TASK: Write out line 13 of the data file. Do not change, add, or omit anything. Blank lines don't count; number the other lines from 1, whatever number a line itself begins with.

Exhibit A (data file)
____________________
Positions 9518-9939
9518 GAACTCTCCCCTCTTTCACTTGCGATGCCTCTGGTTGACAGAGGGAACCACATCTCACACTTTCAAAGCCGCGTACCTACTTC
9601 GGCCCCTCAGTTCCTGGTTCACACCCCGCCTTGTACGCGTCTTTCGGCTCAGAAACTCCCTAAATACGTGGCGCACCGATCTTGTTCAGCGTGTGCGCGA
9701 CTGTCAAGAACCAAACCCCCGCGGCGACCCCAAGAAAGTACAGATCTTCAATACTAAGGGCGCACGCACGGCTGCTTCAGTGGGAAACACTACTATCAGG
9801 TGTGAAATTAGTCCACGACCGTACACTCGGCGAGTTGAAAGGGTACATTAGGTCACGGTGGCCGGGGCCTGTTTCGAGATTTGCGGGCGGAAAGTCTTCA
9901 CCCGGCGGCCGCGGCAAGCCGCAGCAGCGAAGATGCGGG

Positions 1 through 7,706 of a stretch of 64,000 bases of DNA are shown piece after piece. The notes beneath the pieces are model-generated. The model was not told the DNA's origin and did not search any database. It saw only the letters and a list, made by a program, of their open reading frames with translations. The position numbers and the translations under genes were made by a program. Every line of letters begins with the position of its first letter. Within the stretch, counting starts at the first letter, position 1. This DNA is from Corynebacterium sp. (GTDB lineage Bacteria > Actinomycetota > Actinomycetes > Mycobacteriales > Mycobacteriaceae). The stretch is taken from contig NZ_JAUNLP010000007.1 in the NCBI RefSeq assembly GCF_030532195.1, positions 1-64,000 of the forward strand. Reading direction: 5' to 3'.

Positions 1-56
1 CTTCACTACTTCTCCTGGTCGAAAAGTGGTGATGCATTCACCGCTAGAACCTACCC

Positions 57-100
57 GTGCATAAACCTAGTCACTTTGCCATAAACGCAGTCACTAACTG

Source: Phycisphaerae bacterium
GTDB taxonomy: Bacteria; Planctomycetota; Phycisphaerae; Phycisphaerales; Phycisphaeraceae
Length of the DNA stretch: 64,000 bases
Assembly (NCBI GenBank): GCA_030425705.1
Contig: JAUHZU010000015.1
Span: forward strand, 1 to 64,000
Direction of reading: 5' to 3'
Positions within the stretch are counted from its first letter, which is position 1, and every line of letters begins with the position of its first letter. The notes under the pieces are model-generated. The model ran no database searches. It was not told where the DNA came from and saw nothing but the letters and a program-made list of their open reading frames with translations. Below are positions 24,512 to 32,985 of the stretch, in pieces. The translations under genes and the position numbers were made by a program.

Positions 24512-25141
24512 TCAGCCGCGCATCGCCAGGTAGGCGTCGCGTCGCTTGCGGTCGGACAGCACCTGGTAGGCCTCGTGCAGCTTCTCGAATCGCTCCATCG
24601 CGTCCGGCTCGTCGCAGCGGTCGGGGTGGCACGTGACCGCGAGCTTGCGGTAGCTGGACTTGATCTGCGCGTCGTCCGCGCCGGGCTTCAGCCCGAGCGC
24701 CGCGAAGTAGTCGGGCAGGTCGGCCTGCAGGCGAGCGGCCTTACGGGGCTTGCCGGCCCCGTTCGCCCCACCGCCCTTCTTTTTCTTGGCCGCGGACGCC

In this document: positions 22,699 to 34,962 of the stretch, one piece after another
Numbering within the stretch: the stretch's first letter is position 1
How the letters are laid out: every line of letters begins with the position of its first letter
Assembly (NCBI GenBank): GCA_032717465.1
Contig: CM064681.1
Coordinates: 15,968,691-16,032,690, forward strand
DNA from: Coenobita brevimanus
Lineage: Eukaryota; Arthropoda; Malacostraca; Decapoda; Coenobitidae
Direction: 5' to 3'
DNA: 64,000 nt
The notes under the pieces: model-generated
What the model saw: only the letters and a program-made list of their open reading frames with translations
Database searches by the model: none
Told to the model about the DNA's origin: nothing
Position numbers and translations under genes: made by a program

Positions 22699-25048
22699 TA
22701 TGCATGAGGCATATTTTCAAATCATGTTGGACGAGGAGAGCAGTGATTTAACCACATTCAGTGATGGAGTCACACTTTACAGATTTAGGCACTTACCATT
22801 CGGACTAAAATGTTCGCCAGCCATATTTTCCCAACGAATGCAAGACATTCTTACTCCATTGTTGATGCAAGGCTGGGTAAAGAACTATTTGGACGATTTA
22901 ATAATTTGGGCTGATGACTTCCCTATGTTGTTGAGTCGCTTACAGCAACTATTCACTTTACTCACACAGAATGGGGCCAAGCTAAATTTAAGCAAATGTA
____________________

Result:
GTDB taxonomy: Bacteria; Planctomycetota; Phycisphaerae; Phycisphaerales; Phycisphaeraceae